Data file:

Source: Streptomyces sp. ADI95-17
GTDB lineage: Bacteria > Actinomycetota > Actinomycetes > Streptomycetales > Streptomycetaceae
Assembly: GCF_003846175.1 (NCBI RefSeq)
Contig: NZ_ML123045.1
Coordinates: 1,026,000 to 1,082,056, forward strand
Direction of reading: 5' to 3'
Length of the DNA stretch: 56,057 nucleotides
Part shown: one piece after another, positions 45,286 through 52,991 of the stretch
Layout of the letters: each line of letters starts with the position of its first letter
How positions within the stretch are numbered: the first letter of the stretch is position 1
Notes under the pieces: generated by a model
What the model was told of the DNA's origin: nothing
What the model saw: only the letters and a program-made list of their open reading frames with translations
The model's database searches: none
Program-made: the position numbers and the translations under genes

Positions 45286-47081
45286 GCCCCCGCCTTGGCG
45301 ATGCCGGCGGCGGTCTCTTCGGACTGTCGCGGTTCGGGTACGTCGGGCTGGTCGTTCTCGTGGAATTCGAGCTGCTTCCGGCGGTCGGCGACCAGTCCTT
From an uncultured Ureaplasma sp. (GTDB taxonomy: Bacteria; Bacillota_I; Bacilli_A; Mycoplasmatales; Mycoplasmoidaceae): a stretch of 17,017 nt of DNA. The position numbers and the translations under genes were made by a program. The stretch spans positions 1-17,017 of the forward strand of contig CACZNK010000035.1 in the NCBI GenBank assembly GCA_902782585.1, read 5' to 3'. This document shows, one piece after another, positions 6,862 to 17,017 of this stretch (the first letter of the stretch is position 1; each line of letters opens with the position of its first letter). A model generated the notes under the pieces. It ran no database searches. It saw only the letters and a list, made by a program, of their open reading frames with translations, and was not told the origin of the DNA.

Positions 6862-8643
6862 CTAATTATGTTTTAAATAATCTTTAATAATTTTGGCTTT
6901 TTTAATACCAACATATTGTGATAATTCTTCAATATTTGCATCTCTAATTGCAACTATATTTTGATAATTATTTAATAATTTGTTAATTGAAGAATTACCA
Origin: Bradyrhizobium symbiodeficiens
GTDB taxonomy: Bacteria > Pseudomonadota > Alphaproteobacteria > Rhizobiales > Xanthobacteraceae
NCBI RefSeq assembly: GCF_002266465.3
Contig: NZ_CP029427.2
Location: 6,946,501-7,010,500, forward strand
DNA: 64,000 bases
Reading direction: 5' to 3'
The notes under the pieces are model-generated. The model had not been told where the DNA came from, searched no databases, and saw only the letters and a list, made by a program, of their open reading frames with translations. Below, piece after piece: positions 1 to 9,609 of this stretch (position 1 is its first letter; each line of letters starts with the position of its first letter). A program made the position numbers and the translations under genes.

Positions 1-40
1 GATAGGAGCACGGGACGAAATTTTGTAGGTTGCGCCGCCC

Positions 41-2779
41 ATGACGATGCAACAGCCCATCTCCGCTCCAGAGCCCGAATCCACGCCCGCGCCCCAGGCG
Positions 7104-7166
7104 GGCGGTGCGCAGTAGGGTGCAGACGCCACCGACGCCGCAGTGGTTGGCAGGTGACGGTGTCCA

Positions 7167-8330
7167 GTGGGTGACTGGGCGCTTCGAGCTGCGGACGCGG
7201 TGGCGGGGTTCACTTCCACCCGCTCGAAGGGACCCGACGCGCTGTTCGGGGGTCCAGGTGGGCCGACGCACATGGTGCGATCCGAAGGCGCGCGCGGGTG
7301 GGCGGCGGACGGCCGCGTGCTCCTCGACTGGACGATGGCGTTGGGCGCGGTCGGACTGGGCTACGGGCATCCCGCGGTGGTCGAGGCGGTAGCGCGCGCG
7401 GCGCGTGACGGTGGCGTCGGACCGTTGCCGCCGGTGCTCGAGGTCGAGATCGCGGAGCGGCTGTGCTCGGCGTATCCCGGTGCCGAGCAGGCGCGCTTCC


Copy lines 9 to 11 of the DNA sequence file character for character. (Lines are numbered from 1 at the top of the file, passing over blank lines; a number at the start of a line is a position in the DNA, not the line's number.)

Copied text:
Layout of the letters: each line of letters starts with the position of its first letter
How positions within the stretch are numbered: the first letter of the stretch is position 1
Notes under the pieces: generated by a model